From today's FDA Digest comes the following notice of action:
The U.S. Food and Drug Administration today announced that Brownwood Acres Foods Inc., Cherry Capital Services Inc. (doing business as Flavonoid Sciences) and two of their top executives have signed a consent decree that effectively prohibits the companies and their executives from manufacturing and distributing any products with claims in the label or labeling to cure, treat, mitigate or prevent diseases.
The consent decree of permanent injunction is a result of the companies and their executives making unapproved drug claims and unauthorized health claims about their products, such as "Chemicals found in Cherries may help fight diabetes." The companies are prevented from making these claims until the products are approved by the FDA as new drugs, exempt from approval as investigational new drugs, or until the claims on the products' label and labeling comply with the law.
Under the terms of the consent decree, the companies have agreed to remove drug and unauthorized health claims from their labels, brochures, and Web sites, as well as references to other Web sites that contain such claims. They have also agreed to hire an independent expert to review the claims they make for their products and to certify that they have omitted all violative claims.
Brownwood Acres Foods has been a fruit industry mainstay of Michigan's Grand Traverse region for over 60 years. (Their main farm product business, Brownwood Farms, is unaffected by the FDA ruling; in fact, my mouth waters just looking at their dips, sauces, and preserves.). Known best for marketing locally-produced cherry and blueberry products, their offerings have expanded to fruit supplement products from Michigan and California through an arm of the company called Flavonoid Sciences. According to the Brownwood Acres website:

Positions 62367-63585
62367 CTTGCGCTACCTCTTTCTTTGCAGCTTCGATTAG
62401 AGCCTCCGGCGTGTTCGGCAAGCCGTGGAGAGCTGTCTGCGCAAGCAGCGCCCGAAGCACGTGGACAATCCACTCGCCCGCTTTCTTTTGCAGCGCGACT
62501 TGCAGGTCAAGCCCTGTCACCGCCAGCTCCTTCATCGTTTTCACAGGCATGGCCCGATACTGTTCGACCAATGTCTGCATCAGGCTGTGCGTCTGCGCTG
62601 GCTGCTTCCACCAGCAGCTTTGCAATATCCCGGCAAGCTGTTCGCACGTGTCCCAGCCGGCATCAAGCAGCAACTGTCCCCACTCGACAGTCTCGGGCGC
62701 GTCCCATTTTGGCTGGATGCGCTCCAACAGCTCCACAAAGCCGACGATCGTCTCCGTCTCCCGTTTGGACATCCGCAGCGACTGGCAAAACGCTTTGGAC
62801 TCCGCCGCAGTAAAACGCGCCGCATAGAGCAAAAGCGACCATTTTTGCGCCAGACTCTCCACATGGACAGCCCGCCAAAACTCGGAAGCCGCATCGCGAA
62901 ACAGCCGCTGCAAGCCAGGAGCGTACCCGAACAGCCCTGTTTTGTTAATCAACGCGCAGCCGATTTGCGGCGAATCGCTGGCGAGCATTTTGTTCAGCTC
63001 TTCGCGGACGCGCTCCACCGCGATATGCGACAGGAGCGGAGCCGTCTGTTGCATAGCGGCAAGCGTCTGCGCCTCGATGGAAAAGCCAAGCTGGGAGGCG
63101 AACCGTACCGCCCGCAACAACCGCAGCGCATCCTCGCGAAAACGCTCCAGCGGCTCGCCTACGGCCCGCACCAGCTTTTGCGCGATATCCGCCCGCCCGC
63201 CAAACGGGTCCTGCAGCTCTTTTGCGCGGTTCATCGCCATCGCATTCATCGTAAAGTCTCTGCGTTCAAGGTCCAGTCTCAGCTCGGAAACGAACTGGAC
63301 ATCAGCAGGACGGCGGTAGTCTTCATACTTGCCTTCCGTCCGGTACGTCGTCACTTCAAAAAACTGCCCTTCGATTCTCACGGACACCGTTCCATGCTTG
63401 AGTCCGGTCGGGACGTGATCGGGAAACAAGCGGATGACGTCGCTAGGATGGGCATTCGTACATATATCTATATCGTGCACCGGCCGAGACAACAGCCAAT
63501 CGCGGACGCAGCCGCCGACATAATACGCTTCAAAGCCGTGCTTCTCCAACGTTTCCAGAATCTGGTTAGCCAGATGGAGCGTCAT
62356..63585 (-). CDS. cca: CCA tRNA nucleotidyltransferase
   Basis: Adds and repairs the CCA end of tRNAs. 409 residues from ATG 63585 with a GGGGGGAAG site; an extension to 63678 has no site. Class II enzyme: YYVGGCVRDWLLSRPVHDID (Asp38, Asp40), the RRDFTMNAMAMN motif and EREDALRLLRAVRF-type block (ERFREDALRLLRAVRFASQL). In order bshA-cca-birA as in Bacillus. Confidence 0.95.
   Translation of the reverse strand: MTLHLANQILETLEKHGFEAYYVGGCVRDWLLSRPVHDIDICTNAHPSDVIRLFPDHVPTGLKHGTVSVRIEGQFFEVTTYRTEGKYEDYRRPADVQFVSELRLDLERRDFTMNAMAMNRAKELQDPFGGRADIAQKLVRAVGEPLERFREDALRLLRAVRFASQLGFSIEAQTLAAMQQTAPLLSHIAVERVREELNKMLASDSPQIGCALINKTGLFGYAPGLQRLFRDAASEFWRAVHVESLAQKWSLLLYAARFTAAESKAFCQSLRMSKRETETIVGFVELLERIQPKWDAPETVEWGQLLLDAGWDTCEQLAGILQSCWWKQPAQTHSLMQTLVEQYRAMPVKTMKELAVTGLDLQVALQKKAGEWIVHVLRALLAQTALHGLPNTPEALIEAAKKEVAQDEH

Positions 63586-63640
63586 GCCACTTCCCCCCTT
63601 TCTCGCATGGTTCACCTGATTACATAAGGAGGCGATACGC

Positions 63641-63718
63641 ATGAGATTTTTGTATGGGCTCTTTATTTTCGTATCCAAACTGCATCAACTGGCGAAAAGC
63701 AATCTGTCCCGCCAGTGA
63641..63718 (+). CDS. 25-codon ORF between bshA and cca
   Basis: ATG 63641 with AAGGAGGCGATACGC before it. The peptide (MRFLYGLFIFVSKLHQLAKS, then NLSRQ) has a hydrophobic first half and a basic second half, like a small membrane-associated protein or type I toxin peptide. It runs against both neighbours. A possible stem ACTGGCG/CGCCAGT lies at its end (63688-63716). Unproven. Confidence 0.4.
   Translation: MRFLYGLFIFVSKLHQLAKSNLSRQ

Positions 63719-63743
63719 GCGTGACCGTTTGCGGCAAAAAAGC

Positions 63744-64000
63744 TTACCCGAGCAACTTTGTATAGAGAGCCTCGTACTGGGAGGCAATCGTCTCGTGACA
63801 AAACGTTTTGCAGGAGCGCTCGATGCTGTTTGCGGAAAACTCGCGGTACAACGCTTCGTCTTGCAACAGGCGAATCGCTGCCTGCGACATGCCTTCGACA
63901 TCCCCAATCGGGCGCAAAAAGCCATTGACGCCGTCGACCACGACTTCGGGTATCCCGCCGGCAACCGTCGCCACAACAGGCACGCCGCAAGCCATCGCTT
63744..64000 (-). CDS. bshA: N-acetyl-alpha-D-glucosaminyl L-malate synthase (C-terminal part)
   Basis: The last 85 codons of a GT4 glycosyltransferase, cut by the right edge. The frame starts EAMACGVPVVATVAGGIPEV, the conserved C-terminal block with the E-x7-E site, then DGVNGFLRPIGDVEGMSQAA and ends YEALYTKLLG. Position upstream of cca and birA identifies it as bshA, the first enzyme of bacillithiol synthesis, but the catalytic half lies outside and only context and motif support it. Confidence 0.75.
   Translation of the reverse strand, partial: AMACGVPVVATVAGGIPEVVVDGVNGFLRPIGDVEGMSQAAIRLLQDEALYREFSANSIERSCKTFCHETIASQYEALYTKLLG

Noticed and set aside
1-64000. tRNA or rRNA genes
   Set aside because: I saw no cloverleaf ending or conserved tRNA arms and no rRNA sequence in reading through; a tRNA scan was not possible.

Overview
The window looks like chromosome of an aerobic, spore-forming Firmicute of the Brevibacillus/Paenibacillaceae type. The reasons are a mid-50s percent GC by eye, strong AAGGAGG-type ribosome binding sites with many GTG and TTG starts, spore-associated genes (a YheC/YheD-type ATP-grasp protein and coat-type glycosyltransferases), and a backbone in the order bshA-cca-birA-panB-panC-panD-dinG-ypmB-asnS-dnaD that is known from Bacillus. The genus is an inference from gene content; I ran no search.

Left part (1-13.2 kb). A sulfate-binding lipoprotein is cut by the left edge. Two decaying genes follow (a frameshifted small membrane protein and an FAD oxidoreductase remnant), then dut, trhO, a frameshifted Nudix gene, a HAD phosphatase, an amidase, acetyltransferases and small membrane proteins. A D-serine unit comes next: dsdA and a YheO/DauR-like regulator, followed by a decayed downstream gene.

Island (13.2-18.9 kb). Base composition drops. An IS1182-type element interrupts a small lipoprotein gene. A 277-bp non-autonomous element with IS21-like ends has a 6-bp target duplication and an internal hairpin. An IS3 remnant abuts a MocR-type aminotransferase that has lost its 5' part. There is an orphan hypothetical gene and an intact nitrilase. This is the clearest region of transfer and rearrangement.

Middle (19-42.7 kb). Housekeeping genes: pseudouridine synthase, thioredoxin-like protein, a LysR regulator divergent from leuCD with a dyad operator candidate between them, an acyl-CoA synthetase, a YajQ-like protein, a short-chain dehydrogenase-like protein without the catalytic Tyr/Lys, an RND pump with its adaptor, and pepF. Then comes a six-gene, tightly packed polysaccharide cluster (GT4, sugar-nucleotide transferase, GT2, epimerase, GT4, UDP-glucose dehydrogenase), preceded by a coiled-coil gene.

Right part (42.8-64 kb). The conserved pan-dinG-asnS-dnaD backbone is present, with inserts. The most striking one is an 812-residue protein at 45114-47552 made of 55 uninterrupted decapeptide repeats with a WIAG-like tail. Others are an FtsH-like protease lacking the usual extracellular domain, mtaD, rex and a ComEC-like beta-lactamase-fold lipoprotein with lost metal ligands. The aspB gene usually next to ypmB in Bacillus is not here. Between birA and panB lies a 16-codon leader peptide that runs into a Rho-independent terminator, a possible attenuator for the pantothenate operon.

Brownwood Acres Foods has partnered with Robert and Janet Underwood, owners of Flavonoid Sciences and inventors of CherryFlex, Wild BlueberryIQ and Wonderful Pomegranate nutraceutical Softgels. The same technology used for the Softgels is now also available in the FRUITFASTtm line of fruit supplement bars. Having devoted over 40 years to farming fruit crops, the Underwood's have recognized the health benefits of whole fruit. Their proprietary process of capturing these benefits without altering the fresh fruits' properties remains unrivaled. This cutting edge technology maintains what Mother Nature intended for the body... only better... softgels made from the whole cherry, wonderful pomegranate and wild blueberry fruit.
Well, okay, these are not direct disease treatment claims and are well within the requirements of the 1994 Dietary Supplement Health and Education Act (DSHEA), the primary US legislation that governs the marketing and sale of botanical and non-botanical supplements in this country. In fact, anthocyanin and flavonoid compounds from cherries have been actively investigated for their anti-inflammatory activities. A clinical trial conducted at the University of California at Davis using reasonable consumption of Bing (sweet) cherries (280 g/day for 28 days; Prunus avium) revealed significant reductions in inflammatory mediators and markers like RANTES/CCL5, C-reactive protein, and nitric oxide. Extracts of sour or tart cherries (Prunus cerasus L.) like those grown in Michigan have also been shown to have anti-inflammatory activities in animal models, albeit at very high concentrations.
So, the potential for health benefits of cherries is not woo or quackery - but it is far too early to make drug claims for such products. To do so, one would have to embark on standard clinical safety and efficacy trials under the auspices of an investigational new drug application or IND (in the US). As the FDA stated, "The consent decree of permanent injunction is a result of the companies and their executives making unapproved drug claims and unauthorized health claims about their products, such as 'Chemicals found in Cherries may help fight diabetes.'"
Like many supplement manufacturers targeted for FDA action, this is where the manufacturers of the fruit products went wrong. Under the 'Health Claims' section of their website, direct, disease treatment claims were apparently made (which now notes, "We can no longer provide any information due to FDA regulations.")